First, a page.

“I have an event coming up in a few weeks, and I need education… but I don’t know where to start.”
“My students said they want to talk about free will, but how do I turn that into a program?”
“I have a great idea for a program, but I don’t know how to drill it down and make it relevant. What should I do?”
In this post, we will learn:
- Why every good program starts with an “essential question“
- The 4 “Why”s
- Further reading
Essential Questions vs. Factual Questions
Compare the following sets of questions:
- What role does free will play in our lives?
Compared to: What is the definition of “free will”?
- What is a true friend?
Compared to: What are the different scholarly interpretations of “Love thy neighbor as yourself”?
- What is the significance of the Holocaust?
Compared to: How many concentration camps were there, and what was their system of organization?
What’s the difference between the first and second question in each pair?
- All of the first questions are open-ended, spark conversation, and relate to broader questions of identity and meaning. All of the second questions are closed, fact-based, and don’t require deep thought.
- The first questions are identity-based, while the second questions are information-based.
- The second questions get the students to just answer the question, while the first questions force the students to confront the questions and supply their own answers.
When planning a session, the first question you should ask yourself is: What is my essential question? Within the topic I selected, what is a question that is relevant to my students’ identities, core to understanding the topic, will start conversations, and connect the topic with their own experiences and ideas?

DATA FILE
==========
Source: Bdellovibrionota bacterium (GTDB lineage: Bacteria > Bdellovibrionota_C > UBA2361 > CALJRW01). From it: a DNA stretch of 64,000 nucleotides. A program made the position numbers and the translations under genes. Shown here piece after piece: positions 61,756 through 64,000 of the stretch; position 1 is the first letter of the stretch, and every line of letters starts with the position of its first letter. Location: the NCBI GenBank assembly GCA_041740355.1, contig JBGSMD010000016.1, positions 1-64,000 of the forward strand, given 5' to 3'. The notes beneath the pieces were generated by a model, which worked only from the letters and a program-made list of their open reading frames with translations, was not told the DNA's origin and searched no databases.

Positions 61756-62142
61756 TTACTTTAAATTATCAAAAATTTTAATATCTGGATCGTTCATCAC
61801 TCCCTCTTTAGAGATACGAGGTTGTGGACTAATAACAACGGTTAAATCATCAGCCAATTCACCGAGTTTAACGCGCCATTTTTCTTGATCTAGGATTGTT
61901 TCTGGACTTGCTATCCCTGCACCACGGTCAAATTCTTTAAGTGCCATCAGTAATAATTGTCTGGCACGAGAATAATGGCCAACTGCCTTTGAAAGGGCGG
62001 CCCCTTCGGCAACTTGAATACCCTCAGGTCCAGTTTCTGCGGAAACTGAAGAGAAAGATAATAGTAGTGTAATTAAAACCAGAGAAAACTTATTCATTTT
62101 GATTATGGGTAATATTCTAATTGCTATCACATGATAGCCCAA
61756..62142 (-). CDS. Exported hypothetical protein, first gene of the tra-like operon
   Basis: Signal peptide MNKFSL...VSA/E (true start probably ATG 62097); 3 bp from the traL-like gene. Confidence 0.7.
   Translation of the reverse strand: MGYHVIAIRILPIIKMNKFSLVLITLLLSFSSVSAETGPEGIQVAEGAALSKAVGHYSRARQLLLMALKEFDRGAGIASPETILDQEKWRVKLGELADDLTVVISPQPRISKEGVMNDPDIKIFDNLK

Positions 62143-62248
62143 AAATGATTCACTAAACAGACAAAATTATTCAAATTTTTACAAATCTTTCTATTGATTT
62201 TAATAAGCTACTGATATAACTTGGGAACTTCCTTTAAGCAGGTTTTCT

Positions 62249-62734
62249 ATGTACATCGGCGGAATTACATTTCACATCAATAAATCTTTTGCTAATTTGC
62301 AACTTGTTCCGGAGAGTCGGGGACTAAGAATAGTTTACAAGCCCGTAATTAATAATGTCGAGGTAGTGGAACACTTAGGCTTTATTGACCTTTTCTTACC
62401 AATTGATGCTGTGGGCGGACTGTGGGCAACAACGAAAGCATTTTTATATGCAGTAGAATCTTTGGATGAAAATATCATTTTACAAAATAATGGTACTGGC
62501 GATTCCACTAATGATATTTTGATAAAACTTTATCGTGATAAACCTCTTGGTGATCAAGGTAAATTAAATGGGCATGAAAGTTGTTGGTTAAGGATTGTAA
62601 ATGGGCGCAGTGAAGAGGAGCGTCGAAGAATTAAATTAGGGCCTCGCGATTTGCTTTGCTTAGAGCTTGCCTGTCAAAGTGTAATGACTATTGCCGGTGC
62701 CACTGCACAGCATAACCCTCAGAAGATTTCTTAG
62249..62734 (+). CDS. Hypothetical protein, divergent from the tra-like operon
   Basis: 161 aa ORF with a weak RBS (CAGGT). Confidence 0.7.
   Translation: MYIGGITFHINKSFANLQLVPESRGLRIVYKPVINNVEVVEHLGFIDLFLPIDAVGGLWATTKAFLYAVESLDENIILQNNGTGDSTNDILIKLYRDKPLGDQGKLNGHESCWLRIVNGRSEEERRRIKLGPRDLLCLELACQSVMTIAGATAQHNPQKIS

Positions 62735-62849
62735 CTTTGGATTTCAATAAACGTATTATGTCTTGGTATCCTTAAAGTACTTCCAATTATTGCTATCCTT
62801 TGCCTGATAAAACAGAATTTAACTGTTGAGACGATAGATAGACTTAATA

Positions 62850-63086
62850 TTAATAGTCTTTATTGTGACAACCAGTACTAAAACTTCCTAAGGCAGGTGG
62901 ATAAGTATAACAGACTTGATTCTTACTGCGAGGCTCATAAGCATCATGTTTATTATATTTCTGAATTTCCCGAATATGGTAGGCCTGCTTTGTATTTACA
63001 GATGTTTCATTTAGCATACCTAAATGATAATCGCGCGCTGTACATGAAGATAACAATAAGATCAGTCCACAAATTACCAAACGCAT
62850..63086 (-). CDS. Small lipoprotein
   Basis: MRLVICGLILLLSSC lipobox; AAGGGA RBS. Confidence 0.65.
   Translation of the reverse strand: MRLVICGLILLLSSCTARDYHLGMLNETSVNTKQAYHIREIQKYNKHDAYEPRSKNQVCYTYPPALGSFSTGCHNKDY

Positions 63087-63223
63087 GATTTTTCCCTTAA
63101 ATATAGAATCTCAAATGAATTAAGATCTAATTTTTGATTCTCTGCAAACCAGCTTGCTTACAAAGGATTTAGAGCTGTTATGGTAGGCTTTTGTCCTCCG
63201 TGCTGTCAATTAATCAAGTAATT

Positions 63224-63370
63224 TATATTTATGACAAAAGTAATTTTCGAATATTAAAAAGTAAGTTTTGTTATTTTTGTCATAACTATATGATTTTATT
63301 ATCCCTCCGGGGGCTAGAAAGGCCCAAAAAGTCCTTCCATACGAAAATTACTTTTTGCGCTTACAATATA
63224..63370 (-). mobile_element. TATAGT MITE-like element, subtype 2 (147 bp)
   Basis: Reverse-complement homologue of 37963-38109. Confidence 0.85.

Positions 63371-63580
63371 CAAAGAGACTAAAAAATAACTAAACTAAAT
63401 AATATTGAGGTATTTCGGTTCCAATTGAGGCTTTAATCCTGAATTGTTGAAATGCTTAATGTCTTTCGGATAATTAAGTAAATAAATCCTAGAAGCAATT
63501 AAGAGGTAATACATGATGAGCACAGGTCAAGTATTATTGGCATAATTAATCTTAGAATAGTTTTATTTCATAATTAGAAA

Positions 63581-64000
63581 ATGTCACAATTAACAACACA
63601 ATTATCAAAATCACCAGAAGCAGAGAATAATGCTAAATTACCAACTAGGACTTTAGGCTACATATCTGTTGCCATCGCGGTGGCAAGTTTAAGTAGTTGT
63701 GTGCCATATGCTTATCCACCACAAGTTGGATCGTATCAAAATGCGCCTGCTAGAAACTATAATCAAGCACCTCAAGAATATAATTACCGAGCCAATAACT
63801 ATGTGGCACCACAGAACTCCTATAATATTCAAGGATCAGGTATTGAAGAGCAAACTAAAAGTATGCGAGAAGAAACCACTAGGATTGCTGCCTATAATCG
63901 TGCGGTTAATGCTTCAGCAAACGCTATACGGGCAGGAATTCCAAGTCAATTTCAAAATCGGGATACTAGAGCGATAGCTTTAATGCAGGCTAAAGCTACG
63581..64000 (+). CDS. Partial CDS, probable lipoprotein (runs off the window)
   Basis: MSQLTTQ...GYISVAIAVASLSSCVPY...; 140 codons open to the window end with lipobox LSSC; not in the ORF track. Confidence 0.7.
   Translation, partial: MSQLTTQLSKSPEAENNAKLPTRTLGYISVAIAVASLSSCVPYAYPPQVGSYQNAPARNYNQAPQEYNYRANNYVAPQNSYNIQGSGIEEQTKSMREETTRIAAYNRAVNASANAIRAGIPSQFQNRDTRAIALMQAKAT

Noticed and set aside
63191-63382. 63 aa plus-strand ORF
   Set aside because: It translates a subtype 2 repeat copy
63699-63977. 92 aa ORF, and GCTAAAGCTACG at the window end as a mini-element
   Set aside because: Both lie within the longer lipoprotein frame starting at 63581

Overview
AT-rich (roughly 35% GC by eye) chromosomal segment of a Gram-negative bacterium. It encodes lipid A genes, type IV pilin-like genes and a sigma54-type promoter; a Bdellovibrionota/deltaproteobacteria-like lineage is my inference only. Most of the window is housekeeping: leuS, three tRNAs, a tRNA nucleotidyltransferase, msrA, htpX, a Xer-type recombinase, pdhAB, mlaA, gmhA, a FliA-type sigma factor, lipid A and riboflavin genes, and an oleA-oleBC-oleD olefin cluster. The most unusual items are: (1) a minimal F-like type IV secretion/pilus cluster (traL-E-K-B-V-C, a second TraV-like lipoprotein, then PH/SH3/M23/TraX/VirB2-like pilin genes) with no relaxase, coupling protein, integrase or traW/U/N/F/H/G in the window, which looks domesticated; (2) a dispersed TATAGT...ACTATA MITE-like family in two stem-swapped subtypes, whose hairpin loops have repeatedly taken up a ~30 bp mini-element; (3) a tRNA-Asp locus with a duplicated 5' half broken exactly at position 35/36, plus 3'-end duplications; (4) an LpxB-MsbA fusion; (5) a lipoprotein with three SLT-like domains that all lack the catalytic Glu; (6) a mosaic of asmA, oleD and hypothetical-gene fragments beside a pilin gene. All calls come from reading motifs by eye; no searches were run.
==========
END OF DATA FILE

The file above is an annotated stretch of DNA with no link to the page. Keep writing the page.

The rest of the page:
PRO TIP: A helpful frame for creating an essential question is: How will it impact my students’ lives to discuss this question? Does this question have multiple perspectives? If the answer to the above questions are no, then you do not have an essential question.
The 4 “Why”s
How do I discover the essential question of my topic? A strategy for getting to the core of a topic is to try to ask “why” at least four times. For example:
- Why do I want to talk about free will? Because it is an important theological topic.
- Why is it an important theological topic? Because people need to know that they have control over their own actions and are responsible for the consequences of their decisions.
- Why should the teens care? Because as they transition into adulthood, they need to recognize that they have power, and responsibility that comes along with that.
- What question is on their minds? Maybe they are wondering: How do I take responsibility for my own actions? What role does choice play in my life? Am I responsible for my actions if God knows everything? Am I responsible for my actions if I live at home, and don’t have control over my decisions?
Using the process of the “4 whys” will help you create an essential question that will become the spine of your program.
PRO TIP: Make sure to approach the 4 “Why”s and essential questions from the perspective of the student – not of the teacher. What might be fascinating to you, might seem totally irrelevant to the student.
If you have any questions – essential or otherwise – feel free to contact me at firstname.lastname@example.org.